Chapter 1 deals with partnership; the first word in the tract is "ha-shutafin" (lit: the partnership). The subject is the ability of a society's - relatively small though it may be - to perpetuate relationships of partnership and mutual responsibility. An important doctrine that relates indirectly to our topic in this chapter is: "Partners of a courtyard must share in the expense of building a gate or a door to it. ... An inhabitant of a city has to share in the building of a wall around the city, with the doors and the bolts." (Baba Batra I, 5). Theoretically, what is described here is a process that contradicts accepted environmental procedures,

2 Two essays are significant, we believe: The third chapter in Nahum Rakover: The Environment - Ideological and Legal Aspects in Jewish Sources, Jerusalem, 5754 (pp. 47-76), deals with environmental pollution, and contains a sub-heading on air pollution (pp. 65-70), where the Halachic approach is clearly expressed. In Mansfred Gerstenfeld's book, The Environment in Jewish Tradition - a Sustainable World, Jerusalem, 2002, the emphasis is directly ideological, a development of ideas that may be relevant through maximal use of the Bible (one interesting example is the discussion of the Manna - the perfect food, pp. 81-82). The author also has tried to take the same approach in his essay, Y. Rozenson: And It Was Very Good, Jerusalem 5762.

the fortification of a society within its own defined and limiting boundary - those of the land within the land and those of the city within the city - alongside the demarcation ("a gate or a door," "a wall around the city, with the doors and the bolts") that protects them from the threatening exterior. Simplistically read, the exterior represents flesh-and-blood enemies; taken on a more symbolic level, it represents the opposite of civilization, which threatens to intrude upon and disrupt the daily life of an urban setting. In fact, there is no intention of being involved in this exterior or to change it, but rather to protect one's self from it in the manner in which a civilization normally protects itself. We should reiterate that protecting civilization from its outside enemies is a task undertaken by force of mutual responsibility. A society's self-organization, which is based on the model of protection and partnership to the point where the means of protection may be enforced upon the individual (him), may serve as the foundation for protection against a new enemy of society - the ecological hazard. The walls that are erected by this protective organization will, of course, be of a totally different kind, as we will clarify here.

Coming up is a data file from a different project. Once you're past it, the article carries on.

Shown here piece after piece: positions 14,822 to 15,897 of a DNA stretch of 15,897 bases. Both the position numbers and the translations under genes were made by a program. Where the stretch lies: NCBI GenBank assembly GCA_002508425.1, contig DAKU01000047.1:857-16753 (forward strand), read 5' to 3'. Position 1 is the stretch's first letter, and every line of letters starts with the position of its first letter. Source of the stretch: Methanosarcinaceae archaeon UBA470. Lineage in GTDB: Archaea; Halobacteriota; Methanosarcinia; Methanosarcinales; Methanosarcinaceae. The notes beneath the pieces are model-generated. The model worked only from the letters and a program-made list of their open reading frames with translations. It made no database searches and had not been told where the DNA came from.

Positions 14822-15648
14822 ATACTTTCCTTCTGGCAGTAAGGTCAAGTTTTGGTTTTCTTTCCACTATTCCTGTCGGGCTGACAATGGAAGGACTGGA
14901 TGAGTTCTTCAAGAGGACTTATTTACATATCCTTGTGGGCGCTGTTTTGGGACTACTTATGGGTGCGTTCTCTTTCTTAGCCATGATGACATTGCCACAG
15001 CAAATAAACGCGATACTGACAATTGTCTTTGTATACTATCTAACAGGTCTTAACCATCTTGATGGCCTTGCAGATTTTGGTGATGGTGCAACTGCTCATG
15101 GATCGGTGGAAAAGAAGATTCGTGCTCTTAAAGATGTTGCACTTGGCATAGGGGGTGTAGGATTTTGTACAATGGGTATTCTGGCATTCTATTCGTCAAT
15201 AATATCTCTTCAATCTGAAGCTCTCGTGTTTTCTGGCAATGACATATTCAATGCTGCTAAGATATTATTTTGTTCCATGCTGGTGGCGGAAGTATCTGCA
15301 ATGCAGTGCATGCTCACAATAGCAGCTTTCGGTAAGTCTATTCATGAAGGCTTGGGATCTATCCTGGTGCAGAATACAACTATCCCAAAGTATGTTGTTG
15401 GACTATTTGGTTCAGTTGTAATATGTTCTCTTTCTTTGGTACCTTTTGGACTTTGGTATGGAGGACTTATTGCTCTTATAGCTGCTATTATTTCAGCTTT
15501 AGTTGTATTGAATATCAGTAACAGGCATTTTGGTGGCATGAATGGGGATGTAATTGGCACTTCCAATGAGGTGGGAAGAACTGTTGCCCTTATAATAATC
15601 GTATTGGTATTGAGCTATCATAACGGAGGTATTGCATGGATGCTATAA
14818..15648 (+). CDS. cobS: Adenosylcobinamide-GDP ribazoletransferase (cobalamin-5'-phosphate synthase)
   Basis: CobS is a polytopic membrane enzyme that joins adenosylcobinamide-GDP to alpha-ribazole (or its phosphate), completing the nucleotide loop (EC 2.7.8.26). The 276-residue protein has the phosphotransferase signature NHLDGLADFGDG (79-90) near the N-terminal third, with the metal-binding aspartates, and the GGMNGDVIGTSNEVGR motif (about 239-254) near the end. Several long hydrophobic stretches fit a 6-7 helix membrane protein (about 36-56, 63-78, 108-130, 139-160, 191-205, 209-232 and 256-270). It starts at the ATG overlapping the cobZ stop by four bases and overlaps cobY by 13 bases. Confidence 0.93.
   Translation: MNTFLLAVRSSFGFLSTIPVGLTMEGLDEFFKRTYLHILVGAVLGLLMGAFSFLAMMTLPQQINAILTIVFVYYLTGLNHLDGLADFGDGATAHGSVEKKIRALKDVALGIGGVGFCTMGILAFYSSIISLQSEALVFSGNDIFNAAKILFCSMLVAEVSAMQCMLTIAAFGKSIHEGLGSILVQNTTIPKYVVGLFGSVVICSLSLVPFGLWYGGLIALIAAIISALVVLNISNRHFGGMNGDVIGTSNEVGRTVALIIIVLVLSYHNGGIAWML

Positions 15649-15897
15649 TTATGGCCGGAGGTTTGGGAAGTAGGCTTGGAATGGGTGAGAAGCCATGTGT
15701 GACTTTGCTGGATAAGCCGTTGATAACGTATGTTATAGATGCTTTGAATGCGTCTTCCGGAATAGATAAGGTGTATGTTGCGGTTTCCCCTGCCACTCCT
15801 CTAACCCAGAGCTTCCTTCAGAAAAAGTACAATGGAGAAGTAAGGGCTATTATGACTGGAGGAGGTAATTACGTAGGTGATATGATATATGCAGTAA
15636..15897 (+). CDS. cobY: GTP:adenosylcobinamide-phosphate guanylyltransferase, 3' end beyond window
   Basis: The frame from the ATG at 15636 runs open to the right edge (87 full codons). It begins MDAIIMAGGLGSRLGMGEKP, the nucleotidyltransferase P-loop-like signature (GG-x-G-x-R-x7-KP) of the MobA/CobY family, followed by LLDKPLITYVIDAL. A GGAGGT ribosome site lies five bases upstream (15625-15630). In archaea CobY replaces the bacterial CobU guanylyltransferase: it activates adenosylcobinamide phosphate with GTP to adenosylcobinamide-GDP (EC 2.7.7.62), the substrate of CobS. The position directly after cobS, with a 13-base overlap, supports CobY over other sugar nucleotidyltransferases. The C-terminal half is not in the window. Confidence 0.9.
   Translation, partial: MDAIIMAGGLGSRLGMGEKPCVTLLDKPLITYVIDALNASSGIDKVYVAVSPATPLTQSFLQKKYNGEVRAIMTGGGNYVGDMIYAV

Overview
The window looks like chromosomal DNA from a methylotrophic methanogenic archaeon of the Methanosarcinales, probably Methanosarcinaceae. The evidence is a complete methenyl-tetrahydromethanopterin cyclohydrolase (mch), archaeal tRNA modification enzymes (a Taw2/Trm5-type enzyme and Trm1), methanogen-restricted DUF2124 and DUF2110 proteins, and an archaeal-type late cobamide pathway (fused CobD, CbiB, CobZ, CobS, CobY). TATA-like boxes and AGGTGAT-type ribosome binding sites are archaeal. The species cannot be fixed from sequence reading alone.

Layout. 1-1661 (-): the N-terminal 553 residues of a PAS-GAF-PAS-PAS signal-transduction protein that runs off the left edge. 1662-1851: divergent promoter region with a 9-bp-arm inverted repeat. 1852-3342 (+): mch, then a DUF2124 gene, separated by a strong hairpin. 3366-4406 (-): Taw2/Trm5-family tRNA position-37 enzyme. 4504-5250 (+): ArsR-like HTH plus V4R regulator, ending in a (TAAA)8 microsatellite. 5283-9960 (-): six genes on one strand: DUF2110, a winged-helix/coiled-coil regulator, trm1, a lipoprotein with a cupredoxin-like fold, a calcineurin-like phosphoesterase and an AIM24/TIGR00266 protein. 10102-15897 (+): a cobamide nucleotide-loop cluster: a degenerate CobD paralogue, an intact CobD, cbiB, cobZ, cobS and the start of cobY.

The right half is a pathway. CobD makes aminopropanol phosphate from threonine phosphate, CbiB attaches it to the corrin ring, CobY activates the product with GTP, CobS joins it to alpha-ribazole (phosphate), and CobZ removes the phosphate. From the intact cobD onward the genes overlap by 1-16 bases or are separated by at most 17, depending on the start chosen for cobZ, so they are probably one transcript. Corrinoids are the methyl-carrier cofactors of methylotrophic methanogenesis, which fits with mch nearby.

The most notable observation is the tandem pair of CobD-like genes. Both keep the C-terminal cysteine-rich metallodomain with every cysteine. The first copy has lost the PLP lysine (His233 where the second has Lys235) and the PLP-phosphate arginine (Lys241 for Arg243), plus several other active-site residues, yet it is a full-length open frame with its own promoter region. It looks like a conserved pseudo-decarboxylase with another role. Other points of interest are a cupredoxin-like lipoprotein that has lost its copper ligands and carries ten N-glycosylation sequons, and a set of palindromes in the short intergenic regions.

The tract deals with substantial hazards - one of which will be the topic of our next section - and the general collaboration for their prevention. In dealing with the general structure of these chapters, one should stress that the issue of Hazaka (lit: occupancy), that is, the determination of private ownership over assets, only arises later on, in Chapter 3: "The law of hazakah is, if one has occupied any property for three years from date to date ... and this applies to houses, pits, excavations, caves, pigeon-coops, bath-houses, press-houses, dry land, slaves, and the same is with all other articles which bring fruit frequently." (Baba Batra III, 1) Thus, the structure is as follows: (1) partnership and its expression in an area; (2) partnership as a way of dealing with various hazards; (3) occupancy.

We will not deal herein with the actual law, but with the implications of the arrangement, and we assume - of course - that the literary order of the tract is manifest and meaningful. The tract is not a coincidental conglomeration of doctrines! And we attach great ideological importance to the precedence of rules of partnership to those of occupancy - a form of purchase, the formation of private ownership: first comes the ability to generate a relationship based on responsibility toward one's fellow man and society, and only then the means of private purchase. Through methodical study of the tract from beginning to end, one internalizes first the idea of partnership as a prerequisite for ownership; within this framework and on its basis, communal ability to mobilize for the prevention of hazards is incorporated; the latter derives from partnership and precedes ownership, since responsibility precedes ownership.

These simple ideas, entrenched in the tracts formulation, do not directly bear upon the problems of atmospheric hazards; but they offer a wide ideological basis for discussing the topic.


The principles that may guide an educational discussion on the problem of global warming can be derived from specific doctrines. Here, we will deal with one of them "A barn must not be placed within 50 ells of the town; the same is the case if one wishes to make a barn on his own property - he may do so, provided he has 50 ells of space on each side of it. One must also remove a barn from the plants and from the newly ploughed field of his neighbor ... to prevent any harm to the plants or the field" (Baba Batra II 8).